9. Dress up the dog: Man’s best friend is truly a part of the family, so why should puppies be left out when it comes to fashion? Doggy sweaters, boots and raincoats are all in heavy rotation in Italy during the colder months. Resolve to take the dog on more walks (in his new puppy outfit).
  10. Make your house a home: Home is a sanctuary and a place to welcome friends and family throughout the year. Most Italian homes are brimming with personality to mark the space.  Make a resolution to add small touches that will transform even the most basic apartment into a refuge to enjoy every day of 2016.

 

181231_636233323070687_1494790961_n Natalie moved from California to Italy in 2010, and is the writer behind the blog, An American in Rome. She provides accessible Italian lifestyle tidbits each month for the Mazzoni Wines blog, Live Like an Italian.


The Ultimate Gift Guide for the Italophile in your Life

Ah, the holidays.

As the end of the year and the festive season approaches, December is the perfect time to gather around the people that are dear to us.  If one of those people in your life loves Italy, well, we have the perfect tips on how to surprise them with a small gift from the bel paese.

1. Moleskine:

The choice of Hemingway (an Italy-lover himself), these small notebooks are now manufactured by a publishing house in Milan. High quality, ageless design and lightweight, these books are perfecting for jotting down to do lists, daydreams and trip itineraries.

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via Moleskine  

2. Moka Pot

A great Italian coffee does not require a plane ticket to Rome, or even a fancy espresso maker. All you need are some good beans, a few instructions and a classic stovetop coffee pot that is found in every Italian home. The most trusted is Bialetti, and this small gift can deliver great espresso for years to come.

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via Natalie Rae

3. Passport holder:

What better way to get excited for future travels than a beautiful passport holder? The dual purpose holders can protect documents while pretty-ing up a necessary piece of identification. There are hundreds of designs out there for any personality, but our favorites are timeless and made of Italian leather, of course.

Passport holder

via Gigi New York

4. Classic stemware:

Add a touch of sophistication to annual gift giving with wine glasses that can be used and treasured for years to come. For a made in Italy touch, check out the glasses from Luigi Bormioli, which offers stemware that will enhance the full flavors of your Italian wine.

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via Luigi Bormioli

5. Biscotti cookbook:

With so many occasions calling for a special treat in the coming weeks, biscotti recipes straight from Rome can come in handy. This lovely little cookbook shares the history of Italian cookies, with well-tested recipes that can be recreated in any kitchen.  These biscotti go well with everything from morning coffee to nightcaps.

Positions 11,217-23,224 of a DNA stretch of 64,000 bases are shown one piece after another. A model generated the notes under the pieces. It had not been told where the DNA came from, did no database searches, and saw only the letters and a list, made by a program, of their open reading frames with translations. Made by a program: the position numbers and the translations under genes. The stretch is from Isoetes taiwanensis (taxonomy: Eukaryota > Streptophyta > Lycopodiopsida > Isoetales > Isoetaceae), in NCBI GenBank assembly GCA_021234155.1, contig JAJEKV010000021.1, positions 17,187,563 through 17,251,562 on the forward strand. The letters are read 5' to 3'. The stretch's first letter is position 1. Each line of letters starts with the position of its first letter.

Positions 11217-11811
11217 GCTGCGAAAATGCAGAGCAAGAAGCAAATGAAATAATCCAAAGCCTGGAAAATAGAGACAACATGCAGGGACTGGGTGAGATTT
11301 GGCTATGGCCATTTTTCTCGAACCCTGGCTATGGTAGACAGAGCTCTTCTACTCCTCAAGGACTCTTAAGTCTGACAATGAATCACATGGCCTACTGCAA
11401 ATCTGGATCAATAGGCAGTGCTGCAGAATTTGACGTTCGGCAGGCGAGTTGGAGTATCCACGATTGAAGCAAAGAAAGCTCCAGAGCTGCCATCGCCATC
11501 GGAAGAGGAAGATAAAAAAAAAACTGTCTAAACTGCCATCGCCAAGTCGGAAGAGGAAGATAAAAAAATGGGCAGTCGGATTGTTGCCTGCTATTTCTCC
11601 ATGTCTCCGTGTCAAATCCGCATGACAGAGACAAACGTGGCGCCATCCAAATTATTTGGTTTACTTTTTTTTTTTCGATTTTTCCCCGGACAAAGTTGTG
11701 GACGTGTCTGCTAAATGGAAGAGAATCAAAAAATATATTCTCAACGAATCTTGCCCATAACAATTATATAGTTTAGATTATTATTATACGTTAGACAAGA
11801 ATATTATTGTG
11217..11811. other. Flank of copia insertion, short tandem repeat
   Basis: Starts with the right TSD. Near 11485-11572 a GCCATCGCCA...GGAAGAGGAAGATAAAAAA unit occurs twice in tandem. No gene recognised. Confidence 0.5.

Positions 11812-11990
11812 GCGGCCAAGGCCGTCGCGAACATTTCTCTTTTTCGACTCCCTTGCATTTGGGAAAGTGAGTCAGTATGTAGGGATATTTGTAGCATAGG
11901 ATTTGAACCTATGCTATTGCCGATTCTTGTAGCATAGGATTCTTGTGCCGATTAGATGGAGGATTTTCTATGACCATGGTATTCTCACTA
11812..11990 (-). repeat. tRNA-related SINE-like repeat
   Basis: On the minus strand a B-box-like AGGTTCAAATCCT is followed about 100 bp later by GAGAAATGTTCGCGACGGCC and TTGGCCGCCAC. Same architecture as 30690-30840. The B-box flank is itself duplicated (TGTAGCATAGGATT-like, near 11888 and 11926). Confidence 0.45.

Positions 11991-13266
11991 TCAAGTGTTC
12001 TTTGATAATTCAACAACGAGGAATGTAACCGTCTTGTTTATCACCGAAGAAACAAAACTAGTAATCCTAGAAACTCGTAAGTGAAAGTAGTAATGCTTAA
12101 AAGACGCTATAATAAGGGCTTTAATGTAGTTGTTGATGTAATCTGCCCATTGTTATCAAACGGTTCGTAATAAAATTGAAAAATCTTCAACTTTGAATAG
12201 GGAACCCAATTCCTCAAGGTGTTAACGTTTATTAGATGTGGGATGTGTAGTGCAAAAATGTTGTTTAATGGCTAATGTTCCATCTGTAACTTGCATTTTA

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via Amazon.com

6. Lemon zester:

If it is already getting cold outside, simply imagine summer on the Amalfi Coast, with vibrant blue waters and hills covered in trees weighed down by citrus flowers. You can bring the taste of Amalfi anywhere with a simple lemon zester. Perfect for cakes, cookies, and even pasta, a bit of zest adds a new brightness to the winter holidays.

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via Amazon.com

7. Vintage map of Venice:

There are always new designers, artists and creative foodies innovating in Italy, but some things never change. The perfect example? Venice. This unique city is so hemmed in by canals that the streets have not changed in hundreds of years. A vintage map can be an inspiring piece of home décor, but it can double as a nearly usable map on your next trip!

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via BlueMonaclePrints

8. Taralli:

What goes perfectly with any glass of wine? Taralli. These simple snacks are served across Italy to tide you over before dinner.  They make an authentic and delicious hostess gift, and will keep crowds happy while you open another bottle of wine and put the finishes touches on your holiday feast.

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via Amazon.com

Happy Holidays!

 

181231_636233323070687_1494790961_n Natalie moved from California to Italy in 2010, and is the writer behind the blog, An American in Rome. She provides accessible Italian lifestyle tidbits each month for the Mazzoni Wines blog, Live Like an Italian.


The Beginner’s Guide to Montalcino

When it comes to exploring in Italy, Tuscany ranks among the top destination on every traveller’s list.  Florence, for example, is consistently voted as the top city in the world.

As gorgeous as Florence is, the real beauty of Tuscany is in the hilltop villages and rolling vineyards, and olive groves that blanket the famous region.  Seeking out the back roads and undiscovered towns is an Italo-philes dream come true.